The situation he has in mind and the people Jesus is thinking of are the people involved in this process of reconciliation, with or without the third party as witness. Jesus promises to be present when members of his people are working to reconcile with each other. Jesus is explaining what we should do when there have been difficulties or falling out or offence given among his people. Jesus is realistic about what happens when people are gathered together. We all rub against each other, and sometimes the friction produces sparks. We all know that there is no row like a row you can have in church. We all know the hurt and upset that people’s actions can sometimes cause. We all know of people still within the church who no longer speak to each other. And we all know of people who have been so upset that they have never darkened the doors of our gathering ever again. Jesus knows this is inevitable. Jesus knows that we are human. But Jesus provides a mechanism to deal with this. He expects us, even in the face of our differences and disagreements to be reconciled to one another.
But Jesus’ words here are more than just a practical solution to the real experience of being a church. By pointing us to what to do when things go wrong, Jesus points us to what the church is really for and what it is like. He has a very specific way for dealing with conflict in the church:
First the offended party should approach the one who has sinned against them. The purpose of this meeting is to seek repentance and reconciliation. But the meeting is kept private so as not to spread the offence. If that encounter succeeds well and good, the community of the church is restored. If not there is a further step. This time a third part is involved, to provide a witness, and perhaps even to act as mediator. Again if reconciliation is affected good, the church is once more a unity. If not there is still another step. Only at this point is the whole church is involved, all those who are “called out” to be God’s people in a particular place. Once again if reconciliation is affected and the unity of the church restored, all is well. But if not the offender is cut off from the church. This sounds harsh. But this “excommunication” is not intended as a punishment. It is merely the recognition of the reality that the offender’s refusal to repent and be reconciled has already placed them outside of the gathering of the church. What shouldn’t be forgotten of course is that much of the mission of the church is intended to gather those who are not part of the community into its gathering. The thread which has run through this whole process has been telling the truth. At every step of that process it is the truth which is brought to light. Which is how Jesus points us to what the church is really about.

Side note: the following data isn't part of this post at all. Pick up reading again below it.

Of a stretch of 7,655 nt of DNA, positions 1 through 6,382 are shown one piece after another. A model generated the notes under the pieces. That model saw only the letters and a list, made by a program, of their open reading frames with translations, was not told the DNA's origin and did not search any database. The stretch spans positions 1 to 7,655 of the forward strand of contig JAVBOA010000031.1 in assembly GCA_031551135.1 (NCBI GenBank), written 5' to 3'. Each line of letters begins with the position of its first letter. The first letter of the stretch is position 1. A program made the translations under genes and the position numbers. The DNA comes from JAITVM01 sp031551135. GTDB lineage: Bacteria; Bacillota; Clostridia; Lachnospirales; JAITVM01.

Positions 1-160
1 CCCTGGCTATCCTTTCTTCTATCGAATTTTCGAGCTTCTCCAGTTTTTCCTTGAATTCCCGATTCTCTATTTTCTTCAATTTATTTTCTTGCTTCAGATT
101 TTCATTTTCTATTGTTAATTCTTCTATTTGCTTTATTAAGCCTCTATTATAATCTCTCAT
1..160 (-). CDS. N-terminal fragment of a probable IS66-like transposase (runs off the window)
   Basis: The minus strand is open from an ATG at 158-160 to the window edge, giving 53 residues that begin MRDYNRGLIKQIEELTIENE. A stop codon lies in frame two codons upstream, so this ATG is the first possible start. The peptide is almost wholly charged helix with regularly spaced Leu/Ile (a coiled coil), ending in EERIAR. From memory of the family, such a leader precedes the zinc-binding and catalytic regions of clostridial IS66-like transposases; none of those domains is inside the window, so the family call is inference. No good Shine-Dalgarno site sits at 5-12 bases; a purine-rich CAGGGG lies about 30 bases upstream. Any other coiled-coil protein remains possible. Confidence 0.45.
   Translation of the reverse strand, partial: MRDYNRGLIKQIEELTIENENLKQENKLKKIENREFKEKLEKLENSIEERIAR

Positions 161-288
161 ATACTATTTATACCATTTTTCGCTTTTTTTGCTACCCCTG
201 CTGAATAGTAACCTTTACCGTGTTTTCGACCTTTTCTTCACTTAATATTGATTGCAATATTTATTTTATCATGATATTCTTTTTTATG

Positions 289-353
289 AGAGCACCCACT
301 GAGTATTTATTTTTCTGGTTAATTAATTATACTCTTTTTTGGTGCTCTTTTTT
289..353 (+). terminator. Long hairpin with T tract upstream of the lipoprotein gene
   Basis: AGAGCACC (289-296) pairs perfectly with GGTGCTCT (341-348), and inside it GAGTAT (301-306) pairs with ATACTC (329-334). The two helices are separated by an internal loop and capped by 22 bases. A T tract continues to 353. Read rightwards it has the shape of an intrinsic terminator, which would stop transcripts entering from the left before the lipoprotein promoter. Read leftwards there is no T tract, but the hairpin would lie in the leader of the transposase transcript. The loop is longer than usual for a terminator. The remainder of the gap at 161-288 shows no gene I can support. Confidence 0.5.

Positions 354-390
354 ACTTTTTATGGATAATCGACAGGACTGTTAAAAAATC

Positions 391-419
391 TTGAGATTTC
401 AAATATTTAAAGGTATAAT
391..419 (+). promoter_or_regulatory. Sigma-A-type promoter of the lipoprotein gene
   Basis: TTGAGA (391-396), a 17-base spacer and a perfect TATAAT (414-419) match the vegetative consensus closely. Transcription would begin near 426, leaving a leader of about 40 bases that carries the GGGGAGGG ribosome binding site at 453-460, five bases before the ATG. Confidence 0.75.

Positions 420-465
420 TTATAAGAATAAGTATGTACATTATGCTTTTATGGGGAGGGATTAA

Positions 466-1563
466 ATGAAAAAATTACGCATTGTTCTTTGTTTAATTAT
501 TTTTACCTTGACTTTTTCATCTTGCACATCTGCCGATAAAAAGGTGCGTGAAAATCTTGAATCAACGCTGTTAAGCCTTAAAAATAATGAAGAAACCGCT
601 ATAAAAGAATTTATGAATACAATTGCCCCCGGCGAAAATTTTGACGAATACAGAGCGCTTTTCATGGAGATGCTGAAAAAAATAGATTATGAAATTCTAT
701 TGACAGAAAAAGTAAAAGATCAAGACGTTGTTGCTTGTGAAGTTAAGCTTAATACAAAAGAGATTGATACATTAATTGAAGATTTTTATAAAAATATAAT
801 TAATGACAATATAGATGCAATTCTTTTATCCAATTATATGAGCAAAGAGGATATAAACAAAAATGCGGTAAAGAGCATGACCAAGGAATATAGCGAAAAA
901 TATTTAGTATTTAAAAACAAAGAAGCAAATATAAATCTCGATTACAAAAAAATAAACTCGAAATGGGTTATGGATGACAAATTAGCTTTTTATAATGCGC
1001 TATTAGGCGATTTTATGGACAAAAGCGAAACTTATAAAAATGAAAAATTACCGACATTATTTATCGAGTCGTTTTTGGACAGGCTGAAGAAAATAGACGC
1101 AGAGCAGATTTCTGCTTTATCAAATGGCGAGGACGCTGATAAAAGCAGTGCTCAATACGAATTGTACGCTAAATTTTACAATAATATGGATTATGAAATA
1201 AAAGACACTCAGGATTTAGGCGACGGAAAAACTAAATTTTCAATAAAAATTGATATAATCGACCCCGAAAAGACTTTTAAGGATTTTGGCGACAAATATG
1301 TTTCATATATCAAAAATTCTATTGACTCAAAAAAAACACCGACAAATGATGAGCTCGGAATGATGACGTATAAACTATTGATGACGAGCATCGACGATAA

The church is the place where, and the people amongst whom, we will hear the truth. We will hear the truth about God. But more particularly we should be hearing the truth about ourselves, and be changed by it. What has been missing these last few months has not really been the hymn singing, or the Holy Communion or the cups of tea and hugs. Important as those things feel to us. In a way all of those things are surface detail. Or they are the means to a greater end. What we have been missing is hearing the truth about God and about ourselves from the people who have been gathered in Jesus’ name. What we have been missing has been the ongoing opportunity to be transformed by that truth. We say that church is not the building but the people. The reality is a little deeper even than that. The church is the relationships between those people, relationships of truth telling and reconciliation. As we come back together the mission of the church can become clear to us again: We are called out, gathered together two or three or more of us, to make God’s kingdom visible by the practice of truth telling towards reconciliation.
Where Two or Three are Gathered by Christopher Wood-Archer is licensed under a Creative Commons Attribution-NonCommercial-ShareAlike 4.0 International License.